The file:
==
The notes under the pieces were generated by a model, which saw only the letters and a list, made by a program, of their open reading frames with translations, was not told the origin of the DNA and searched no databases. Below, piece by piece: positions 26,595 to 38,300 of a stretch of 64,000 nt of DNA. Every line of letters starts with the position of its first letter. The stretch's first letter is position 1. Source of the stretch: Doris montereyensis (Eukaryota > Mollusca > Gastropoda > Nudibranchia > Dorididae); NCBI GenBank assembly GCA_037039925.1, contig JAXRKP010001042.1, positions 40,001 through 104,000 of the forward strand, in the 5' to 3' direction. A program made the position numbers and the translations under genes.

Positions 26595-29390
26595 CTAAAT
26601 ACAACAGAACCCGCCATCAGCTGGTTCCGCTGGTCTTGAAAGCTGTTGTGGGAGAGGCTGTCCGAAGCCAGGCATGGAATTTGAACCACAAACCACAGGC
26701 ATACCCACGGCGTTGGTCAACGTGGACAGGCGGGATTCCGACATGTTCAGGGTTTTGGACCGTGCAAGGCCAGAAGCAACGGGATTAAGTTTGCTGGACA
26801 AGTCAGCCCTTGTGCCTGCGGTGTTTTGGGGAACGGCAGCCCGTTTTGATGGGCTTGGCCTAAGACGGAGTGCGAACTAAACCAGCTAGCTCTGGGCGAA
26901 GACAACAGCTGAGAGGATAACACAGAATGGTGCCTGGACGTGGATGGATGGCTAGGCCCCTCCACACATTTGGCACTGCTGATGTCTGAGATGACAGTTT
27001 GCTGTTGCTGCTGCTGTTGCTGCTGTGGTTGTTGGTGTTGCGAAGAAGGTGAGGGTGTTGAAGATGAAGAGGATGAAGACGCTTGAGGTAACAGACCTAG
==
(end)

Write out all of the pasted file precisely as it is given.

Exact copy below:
The notes under the pieces were generated by a model, which saw only the letters and a list, made by a program, of their open reading frames with translations, was not told the origin of the DNA and searched no databases. Below, piece by piece: positions 26,595 to 38,300 of a stretch of 64,000 nt of DNA. Every line of letters starts with the position of its first letter. The stretch's first letter is position 1. Source of the stretch: Doris montereyensis (Eukaryota > Mollusca > Gastropoda > Nudibranchia > Dorididae); NCBI GenBank assembly GCA_037039925.1, contig JAXRKP010001042.1, positions 40,001 through 104,000 of the forward strand, in the 5' to 3' direction. A program made the position numbers and the translations under genes.

Positions 26595-29390
26595 CTAAAT
26601 ACAACAGAACCCGCCATCAGCTGGTTCCGCTGGTCTTGAAAGCTGTTGTGGGAGAGGCTGTCCGAAGCCAGGCATGGAATTTGAACCACAAACCACAGGC
26701 ATACCCACGGCGTTGGTCAACGTGGACAGGCGGGATTCCGACATGTTCAGGGTTTTGGACCGTGCAAGGCCAGAAGCAACGGGATTAAGTTTGCTGGACA
26801 AGTCAGCCCTTGTGCCTGCGGTGTTTTGGGGAACGGCAGCCCGTTTTGATGGGCTTGGCCTAAGACGGAGTGCGAACTAAACCAGCTAGCTCTGGGCGAA
26901 GACAACAGCTGAGAGGATAACACAGAATGGTGCCTGGACGTGGATGGATGGCTAGGCCCCTCCACACATTTGGCACTGCTGATGTCTGAGATGACAGTTT
27001 GCTGTTGCTGCTGCTGTTGCTGCTGTGGTTGTTGGTGTTGCGAAGAAGGTGAGGGTGTTGAAGATGAAGAGGATGAAGACGCTTGAGGTAACAGACCTAG